This being the 4th of July holiday weekend, where we
celebrate our country’s history, what better time to reflect on African
American history, which is, of course, the very definition of American history.
In this specific case, African American history, life and
culture as seen through the all embracing and compassing eyes of Solomon Sir Jones.
The Reverend Jones (1869-1936)
was a Baptist minister, who established, or was the pastor of some 15 churches in his lifetime,
a businessman and an avid home movie filmmaker. The son of ex-slaves, he was born
in Tennessee and grew up in the South, before moving to Oklahoma, where he lived
for most of his life. And yet, Jones was quite remarkable for any person, black
or white, in this country, during this period of the early 20th
century – an extraordinary well traveled man.
Not only did he travel throughout the South, but also the
Midwest, the East Coast, Colorado and even overseas, to France, England,
Palestine, Switzerland, Italy, Northern Africa, and Germany. And wherever he went,
during the years 1924-28, he took his
trusty home movie camera.
And at a time when making home movies was a rare and
unaffordable pastime for the overwhelming majority of Americans, the fact that
a black person was traveling around the U.S., shooting films that captured black life and
society, as well as life and culture in other countries, made the pastor
from Oklahoma a true pioneer, not only as a filmmaker, but also as a sociologist and an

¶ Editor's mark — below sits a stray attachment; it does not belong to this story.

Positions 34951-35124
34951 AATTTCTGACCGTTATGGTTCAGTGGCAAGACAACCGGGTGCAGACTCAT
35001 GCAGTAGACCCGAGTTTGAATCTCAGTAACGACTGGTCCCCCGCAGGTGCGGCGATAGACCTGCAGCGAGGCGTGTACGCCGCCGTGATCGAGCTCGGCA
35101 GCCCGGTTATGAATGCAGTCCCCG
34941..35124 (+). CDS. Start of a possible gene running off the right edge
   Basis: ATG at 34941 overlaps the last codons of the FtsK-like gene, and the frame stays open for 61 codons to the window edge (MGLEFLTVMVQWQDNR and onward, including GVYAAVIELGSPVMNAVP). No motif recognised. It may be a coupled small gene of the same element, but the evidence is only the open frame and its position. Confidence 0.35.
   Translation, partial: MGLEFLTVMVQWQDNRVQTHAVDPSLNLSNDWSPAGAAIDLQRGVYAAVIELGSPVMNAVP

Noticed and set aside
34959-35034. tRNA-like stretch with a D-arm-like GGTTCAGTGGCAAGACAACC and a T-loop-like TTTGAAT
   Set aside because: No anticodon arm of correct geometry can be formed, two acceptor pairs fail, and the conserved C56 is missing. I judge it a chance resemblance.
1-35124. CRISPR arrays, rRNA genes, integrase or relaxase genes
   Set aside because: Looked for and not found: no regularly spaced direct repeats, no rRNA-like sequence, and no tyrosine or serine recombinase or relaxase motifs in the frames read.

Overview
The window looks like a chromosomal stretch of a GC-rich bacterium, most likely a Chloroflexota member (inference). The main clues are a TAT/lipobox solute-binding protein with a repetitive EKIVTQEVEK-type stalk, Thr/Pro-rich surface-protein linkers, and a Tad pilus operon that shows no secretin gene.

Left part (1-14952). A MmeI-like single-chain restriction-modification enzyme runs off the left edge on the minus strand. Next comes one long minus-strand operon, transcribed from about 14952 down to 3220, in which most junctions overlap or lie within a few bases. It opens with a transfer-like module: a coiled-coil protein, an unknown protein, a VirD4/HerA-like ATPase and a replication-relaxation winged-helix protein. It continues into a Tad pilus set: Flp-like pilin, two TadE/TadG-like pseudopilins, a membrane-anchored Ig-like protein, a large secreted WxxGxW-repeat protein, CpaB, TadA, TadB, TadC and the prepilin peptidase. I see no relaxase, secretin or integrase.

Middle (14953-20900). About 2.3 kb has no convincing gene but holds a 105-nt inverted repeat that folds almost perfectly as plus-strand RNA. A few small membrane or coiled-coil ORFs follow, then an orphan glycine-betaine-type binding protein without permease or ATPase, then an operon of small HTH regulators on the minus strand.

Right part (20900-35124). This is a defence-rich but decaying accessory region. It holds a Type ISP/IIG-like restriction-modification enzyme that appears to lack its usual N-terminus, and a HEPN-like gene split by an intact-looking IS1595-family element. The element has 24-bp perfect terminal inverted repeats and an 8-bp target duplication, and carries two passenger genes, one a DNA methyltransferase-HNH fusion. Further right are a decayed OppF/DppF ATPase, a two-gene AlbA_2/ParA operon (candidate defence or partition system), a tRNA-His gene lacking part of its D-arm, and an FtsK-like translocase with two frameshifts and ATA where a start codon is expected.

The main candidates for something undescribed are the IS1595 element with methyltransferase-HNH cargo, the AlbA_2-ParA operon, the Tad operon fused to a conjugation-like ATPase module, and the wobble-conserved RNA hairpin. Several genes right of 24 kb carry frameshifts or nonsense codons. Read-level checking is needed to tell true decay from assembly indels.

Though, no doubt, some will look at his films as just simple
home movies, they are, in fact, something else altogether. Jones’ films are, in
effect, similar to the groundbreaking early films of the early 20th
century French filmmaking pioneers, the Lumiere brothers and their crew of
cameramen, who, with their early movie camera invention, shot endless street
scenes, capturing detailed views of life and society at large in France and in other countries.
But there is even deeper dimension to Jones’ films, in
that they are the most extensive film records we have of Southern and urban
black life and culture at the time of rapid
social and cultural change for African-Americans during the 1920’s, the very beginning
of the Great Migration, which transformed not only black people as a whole, but America
They capture a genuine sense of pride and community, from strong and determined people who faced obstacles they encountered with an absolute assuredness
And, of course, keep in mind that Jones captured all
this during a time of extreme segregation, poverty and racism.
Not only are they endlessly fascinating, but they are incredibly
poignant and uplifting, and the most realistic and honest visual entry into a time and place time long ago, that is rapidly fading from memory.
Some years ago, the Jones films, nearly 6 hours worth of
footage, were donated to the Beinecke Rare
Book and Manuscript Library at Yale
University, but, just recently, they have been posted online for anyone to watch
Below are two films from the collection – one of teachers leading their students in exercises and at recess, filmed by
Jones in Tennessee; and the other a collection of scenes from trips to Egypt and
Take to time to watch
them all. They are a window to a not-so-far away past of ourselves, that is sadly becoming
dimmer every single day.